Enough Already

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I’ve worried obsessively about two things each day for the past month, and that one month has seemed to last forever.  I worry that I’m going to fall down and break something, and I worry that I’m going to crash my car. It’s damn cold.  It’s so cold that I have been wrapping my scarf around my face and wearing the hood up on my coat.  I’ve worn tights under my slacks, and layers of shirts and sweaters.  I crave fleece, hot coffee, and my space heater.  I can’t get my bath water hot enough to relieve the cold that has crept into my bones.  At night we all cuddle together under blankets.  We eat foods that warm us and add to our bulk.  We’ve become slow and deliberate as we move around the house wrapped in blankets.

It is dark and cold when the alarm clock rings in the morning.  It’s hard to haul myself out of bed knowing that the cold will be waiting to batter me all day long.  My car doesn’t ever really get warm on the half hour drive to the office.  It wouldn’t be so bad if I could drive to my office and stay there all day, but my schedule this week has had me here, there, and everywhere.  I can’t seem to stay in one place long enough to get warmed up.

Yesterday, I was still handling it.  The cold wasn’t bothering me.  I love all kinds of weather.  I’m a weather geek.  I love the Midwest, and extremes in weather are one of my favorite things about living here.  Yesterday, I was awed by the forces of nature.  The sun dogs were beautiful as I drove to work.  The mist rising from the river intrigued me enough to lure me across the frozen tundra to stand for a moment and gaze upon the beauty before me.  Last night, I admired the patterns of frost on the inside of our kitchen windows.  Last night, I hadn’t been pushed to my limits.  Today was another story altogether.

Today sucked.  Utterly and completely sucked.  I had four meetings outside of my office.  That meant that I had to walk to the parking deck and climb four flights of stairs each time I left the office.  There is ice on the stairs, ice on the street, and ice on the sidewalk.  I live in fear of slipping.  I imagine a broken hip, or maybe a broken wrist as I reach out to break my fall.  Without fail, I imagine the next moment will bind me falling, losing my footing and crashing to the ground.  There is always a close call, a moment when I almost slip, just to drive home my fear of falling on the ice.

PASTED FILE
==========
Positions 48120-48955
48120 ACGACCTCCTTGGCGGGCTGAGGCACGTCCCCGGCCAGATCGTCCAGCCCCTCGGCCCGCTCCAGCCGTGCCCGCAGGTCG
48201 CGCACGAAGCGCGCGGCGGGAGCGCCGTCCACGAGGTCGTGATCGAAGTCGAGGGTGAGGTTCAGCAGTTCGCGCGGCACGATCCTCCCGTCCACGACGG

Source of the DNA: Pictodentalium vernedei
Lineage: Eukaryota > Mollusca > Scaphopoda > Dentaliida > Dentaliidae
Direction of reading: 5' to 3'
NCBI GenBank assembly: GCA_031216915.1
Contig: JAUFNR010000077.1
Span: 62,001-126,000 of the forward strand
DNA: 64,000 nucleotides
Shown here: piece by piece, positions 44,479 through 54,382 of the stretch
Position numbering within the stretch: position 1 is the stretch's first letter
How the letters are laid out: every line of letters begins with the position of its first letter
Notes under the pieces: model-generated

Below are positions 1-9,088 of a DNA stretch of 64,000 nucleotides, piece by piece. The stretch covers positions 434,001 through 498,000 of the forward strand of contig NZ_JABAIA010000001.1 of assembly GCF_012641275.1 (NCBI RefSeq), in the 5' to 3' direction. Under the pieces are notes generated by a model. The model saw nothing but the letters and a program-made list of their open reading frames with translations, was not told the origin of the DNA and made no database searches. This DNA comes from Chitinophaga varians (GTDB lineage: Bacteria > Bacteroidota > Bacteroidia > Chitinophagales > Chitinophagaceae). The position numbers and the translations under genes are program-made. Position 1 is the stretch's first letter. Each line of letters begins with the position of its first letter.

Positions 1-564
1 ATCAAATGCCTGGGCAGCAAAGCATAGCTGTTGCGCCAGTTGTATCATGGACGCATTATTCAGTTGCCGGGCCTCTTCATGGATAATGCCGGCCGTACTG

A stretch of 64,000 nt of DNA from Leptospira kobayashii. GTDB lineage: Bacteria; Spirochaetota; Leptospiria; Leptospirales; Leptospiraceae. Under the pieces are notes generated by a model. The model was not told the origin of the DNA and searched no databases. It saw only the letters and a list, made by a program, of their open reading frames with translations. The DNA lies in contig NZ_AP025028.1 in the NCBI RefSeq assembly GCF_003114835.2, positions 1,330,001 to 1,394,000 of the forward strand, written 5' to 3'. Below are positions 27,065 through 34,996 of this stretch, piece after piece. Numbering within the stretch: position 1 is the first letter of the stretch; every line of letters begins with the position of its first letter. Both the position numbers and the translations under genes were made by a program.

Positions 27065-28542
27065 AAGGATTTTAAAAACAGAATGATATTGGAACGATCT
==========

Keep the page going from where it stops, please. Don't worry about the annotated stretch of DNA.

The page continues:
Each day on the drive to work, I see more and more cars that are battered.  It looks like a war zone for the vehicles and their weary drivers.  Where it was once unusual to see a broken, dented car, it has become commonplace to see bashed in bumpers or cars missing large hunks of fender.  Road crews haven’t been able to fight back the wind that blows the snow across the roads as soon as it has been cleared.  Black ice and ruts of snow are followed by dry patches.  There is no rhyme or reason.  The salt doesn’t work when the temperatures remain below zero.  Driver beware.  No matter the weather, business continues.  Schools may close, but work marches on and on.  For some, it seems to be a source of pride that they show up for work no matter how strongly worded the warning from the National Weather Service may be.  I guess I am one of those die-hard people.

Late this afternoon, I lost track of time.  I was intent on work.  The space heater was finally thawing out my toes.  A delicious cup of coffee was steaming in front of me.  I had been able to stay put for a couple of hours and attack the pile of papers that had multiplied on my desk.  The building maintenance man came in around 4:30 to change the fluorescent light above my desk.  I asked him to come back at 5:00.  At 5:00, I asked him to come back around 5:30.  When he came back a half hour later, he looked ticked off to see me still sitting at my desk.  Everyone else had already gone home, so I gathered up my things and bundled up to go out into the cold night.